It’s a sure sight for sore eyes to see the name “Stanwyck” emblazoned on a cinematheque marquee. Then again, not everyone today may be familiar with this name — but the uninitiated have every reason to stop in for one of the afternoon or evening double bills playing all through December at Film Forum. Why? The organization’s retrospective of Barbara Stanwyck’s acting career illuminates a refreshingly brusque leading lady whose dynamism always exceeded her daintiness and whose roles so often overcame staid or objectifying templates of female leads in classical Hollywood films.
In some ways, it’s a peculiar move to organize a retrospective around an actor rather than a director. Virtually all renowned actors have found employment under various talents, and thus their work can’t lay claim to the type of binding thread that usually determines the shape of directorial retrospectives — formal (dis)continuities, mise en scène, genre, or style. The retrospective of an actor beholds but a single face, voice, and silhouette, all subject to the slow drag of time, complimentary in some cases, destructive in others.
These attributes are all magnified and hypostatized, played for popular consumption and accredited with a kind of idiosyncratic mystique when the actor is not merely an actor, but a star. And Barbara Stanwyck is a star.
Stanwyck’s mystique, however, is not immediately accessible. The currency of stars in the era of classical Hollywood could be reduced to and recognized by an easily citable and often eroticized quality, usually a unique trace of some sort adorning the face. Claudette Colbert had her chestnut eyes, Lauren Bacall her felinity, Cary Grant his dark, deep-set eyes and butt-chin dimple, and Greta Garbo her masklike countenance (plaster-like and Platonic, as Barthes remarked).
Stanwyck, who started in show business first as a Ziegfeld girl (a performer in a risqué vaudeville act) and then as a Broadway star (most famously in the 1927 hit Burlesque), could be summarily ‘known’ for her coquettish smile, her figure, and her seductiveness — after all, her first major film role was the part of a kind of escort girl in Frank Capra’s Ladies of Leisure (1930), and her legs were given ample attention in plenty of other films.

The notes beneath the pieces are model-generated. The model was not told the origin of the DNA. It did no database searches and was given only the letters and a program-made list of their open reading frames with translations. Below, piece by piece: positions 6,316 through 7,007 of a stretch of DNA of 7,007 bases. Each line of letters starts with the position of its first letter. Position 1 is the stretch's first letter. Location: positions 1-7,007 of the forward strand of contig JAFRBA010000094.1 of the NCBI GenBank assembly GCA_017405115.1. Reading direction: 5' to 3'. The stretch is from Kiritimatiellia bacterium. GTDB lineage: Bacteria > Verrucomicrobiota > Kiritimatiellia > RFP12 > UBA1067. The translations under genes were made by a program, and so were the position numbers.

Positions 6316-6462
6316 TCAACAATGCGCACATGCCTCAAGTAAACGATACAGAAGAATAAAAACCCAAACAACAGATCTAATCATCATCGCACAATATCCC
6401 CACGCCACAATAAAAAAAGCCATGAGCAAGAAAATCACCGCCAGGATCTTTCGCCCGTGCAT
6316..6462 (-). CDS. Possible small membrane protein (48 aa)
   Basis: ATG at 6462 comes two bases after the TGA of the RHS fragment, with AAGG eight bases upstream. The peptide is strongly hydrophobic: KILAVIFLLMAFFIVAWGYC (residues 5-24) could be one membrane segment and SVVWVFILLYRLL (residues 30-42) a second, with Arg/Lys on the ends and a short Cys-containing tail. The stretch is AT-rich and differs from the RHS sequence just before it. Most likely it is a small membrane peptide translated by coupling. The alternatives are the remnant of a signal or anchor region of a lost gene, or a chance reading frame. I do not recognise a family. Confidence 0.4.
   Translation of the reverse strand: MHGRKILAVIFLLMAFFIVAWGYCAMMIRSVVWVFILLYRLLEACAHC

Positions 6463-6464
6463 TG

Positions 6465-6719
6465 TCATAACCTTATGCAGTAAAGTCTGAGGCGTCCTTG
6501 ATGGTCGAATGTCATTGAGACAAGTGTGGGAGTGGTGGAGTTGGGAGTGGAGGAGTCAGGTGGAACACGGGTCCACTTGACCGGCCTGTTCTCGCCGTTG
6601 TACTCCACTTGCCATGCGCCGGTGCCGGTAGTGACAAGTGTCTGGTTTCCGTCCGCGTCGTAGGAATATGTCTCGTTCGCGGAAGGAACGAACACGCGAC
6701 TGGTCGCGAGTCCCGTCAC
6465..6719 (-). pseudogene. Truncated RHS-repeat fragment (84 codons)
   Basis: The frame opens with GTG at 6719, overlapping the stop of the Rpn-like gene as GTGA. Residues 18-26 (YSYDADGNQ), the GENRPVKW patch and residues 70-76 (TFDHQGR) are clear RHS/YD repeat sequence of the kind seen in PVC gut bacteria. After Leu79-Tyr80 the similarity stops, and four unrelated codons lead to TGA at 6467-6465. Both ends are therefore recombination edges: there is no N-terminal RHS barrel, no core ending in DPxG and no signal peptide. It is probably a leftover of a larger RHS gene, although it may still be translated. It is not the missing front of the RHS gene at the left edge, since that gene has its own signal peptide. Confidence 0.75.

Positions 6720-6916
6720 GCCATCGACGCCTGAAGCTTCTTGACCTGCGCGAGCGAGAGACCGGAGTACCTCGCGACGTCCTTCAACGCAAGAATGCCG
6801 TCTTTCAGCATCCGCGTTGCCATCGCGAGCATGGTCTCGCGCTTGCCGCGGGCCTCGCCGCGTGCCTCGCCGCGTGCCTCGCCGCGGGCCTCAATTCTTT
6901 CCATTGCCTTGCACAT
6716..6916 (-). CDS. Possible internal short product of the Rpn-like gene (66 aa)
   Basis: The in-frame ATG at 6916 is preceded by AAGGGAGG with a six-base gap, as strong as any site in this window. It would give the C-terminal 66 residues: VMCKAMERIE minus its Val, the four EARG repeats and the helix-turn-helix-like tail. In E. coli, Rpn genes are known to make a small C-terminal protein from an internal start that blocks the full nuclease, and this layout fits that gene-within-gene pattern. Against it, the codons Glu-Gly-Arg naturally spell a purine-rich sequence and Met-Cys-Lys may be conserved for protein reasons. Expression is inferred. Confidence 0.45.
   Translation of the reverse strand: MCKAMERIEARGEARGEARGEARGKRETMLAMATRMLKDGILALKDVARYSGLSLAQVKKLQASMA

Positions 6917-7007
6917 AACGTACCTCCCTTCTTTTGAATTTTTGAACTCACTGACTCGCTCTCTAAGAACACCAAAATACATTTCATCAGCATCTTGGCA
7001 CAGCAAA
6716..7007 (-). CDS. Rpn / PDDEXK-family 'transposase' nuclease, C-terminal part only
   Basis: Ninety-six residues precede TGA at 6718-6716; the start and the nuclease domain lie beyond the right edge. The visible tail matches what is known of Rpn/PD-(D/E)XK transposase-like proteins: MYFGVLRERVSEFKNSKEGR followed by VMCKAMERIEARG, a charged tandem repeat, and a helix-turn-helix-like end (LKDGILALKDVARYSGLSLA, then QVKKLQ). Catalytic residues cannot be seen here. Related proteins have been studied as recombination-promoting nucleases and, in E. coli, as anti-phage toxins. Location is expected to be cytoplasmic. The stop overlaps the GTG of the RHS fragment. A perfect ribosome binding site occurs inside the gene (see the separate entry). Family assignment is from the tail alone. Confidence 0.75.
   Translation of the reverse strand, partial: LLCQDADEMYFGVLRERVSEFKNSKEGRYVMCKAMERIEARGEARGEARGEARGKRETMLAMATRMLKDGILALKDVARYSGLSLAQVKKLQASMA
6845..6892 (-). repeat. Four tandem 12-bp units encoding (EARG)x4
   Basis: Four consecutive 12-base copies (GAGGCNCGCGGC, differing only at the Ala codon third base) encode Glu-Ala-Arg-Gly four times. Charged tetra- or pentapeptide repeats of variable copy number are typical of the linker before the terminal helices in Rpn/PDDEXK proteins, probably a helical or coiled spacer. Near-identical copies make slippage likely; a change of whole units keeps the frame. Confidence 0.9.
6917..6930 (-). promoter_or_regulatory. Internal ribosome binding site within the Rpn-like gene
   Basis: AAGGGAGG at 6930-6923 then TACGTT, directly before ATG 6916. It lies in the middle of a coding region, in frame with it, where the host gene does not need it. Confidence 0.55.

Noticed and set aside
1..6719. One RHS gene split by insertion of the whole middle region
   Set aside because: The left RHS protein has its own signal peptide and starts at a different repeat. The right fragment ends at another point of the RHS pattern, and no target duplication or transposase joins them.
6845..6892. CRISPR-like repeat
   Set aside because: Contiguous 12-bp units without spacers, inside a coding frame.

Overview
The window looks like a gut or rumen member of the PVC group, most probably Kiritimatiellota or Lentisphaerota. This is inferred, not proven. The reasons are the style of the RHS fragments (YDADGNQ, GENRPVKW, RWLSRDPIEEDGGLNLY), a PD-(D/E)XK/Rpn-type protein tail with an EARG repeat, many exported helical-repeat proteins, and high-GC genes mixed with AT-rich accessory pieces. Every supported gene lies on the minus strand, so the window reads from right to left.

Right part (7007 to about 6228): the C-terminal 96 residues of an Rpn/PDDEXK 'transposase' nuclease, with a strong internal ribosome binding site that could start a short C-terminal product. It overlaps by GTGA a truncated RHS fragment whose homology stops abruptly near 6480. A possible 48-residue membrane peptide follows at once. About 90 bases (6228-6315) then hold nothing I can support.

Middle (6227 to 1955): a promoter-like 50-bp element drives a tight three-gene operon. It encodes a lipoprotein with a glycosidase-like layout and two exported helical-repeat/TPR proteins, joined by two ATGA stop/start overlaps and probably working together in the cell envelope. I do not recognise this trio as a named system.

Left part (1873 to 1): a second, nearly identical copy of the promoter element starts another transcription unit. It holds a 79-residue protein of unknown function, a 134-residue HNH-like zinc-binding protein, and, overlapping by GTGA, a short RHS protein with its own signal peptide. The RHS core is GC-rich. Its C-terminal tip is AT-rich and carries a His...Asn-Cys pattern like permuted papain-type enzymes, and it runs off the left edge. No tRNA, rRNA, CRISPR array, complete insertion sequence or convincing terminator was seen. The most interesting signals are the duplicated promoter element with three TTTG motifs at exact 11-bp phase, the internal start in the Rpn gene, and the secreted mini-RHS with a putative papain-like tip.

Despite this relatively crude and objectified picture of Stanwyck, what made her a veritable star was her poignant tenacity, her toughness, and her knack for playing the roles of women who cut against the grain of most precedents for female roles in film.
Stanwyck’s women of the ’30s and ’40s introduced a counterpoint to the ‘vamp’ characters of the ’10s and ’20s, most famously epitomized by Theda Bara in several roles, Margaret Livingston in Sunrise (1927), Louise Brooks in Die Büchse der Pandora (1929), and Brigette Helm in certain scenes of Metropolis (1927). The vamp type was a paranoiac filmic portrayal of the emancipated, cosmopolitan ‘new woman’ emergent in the early decades of the 20th century. She tended to behave like a demon or a machine — an automatism programmed to seduce and destroy men who was often, at the film’s end, either destroyed herself or exorcised of her supposedly pathological impulses. Films featuring the vamp character excluded or marginalized female subjectivity, emphasizing instead the plight of the fallen male characters and encouraging sympathetic response to their misfortune.
Stanwyck’s notorious Baby Face (1933) provides one such counterpoint to this reduction of femininity as mechanized perniciousness. In Baby Face, Lilly Powers (Stanwyck), a self-styled disciple of Nietzsche (direct references to Nietzsche were cut upon release — Film Forum is showing the uncut restoration), runs away from her abusive home along with Chico, her bootlegger father’s black housemaid. Lilly and Chico hop a freight train to New York, where Lilly finds her way into the Gotham Trust, a generic business environment set to the anxious beat of Depression-era desperation.